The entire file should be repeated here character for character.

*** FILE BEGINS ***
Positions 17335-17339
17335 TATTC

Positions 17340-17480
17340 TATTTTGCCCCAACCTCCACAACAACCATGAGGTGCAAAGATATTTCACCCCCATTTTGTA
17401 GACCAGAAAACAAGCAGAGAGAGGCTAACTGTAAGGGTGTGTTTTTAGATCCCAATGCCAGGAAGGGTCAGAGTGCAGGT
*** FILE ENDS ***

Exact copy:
Positions 17335-17339
17335 TATTC

Positions 17340-17480
17340 TATTTTGCCCCAACCTCCACAACAACCATGAGGTGCAAAGATATTTCACCCCCATTTTGTA
17401 GACCAGAAAACAAGCAGAGAGAGGCTAACTGTAAGGGTGTGTTTTTAGATCCCAATGCCAGGAAGGGTCAGAGTGCAGGT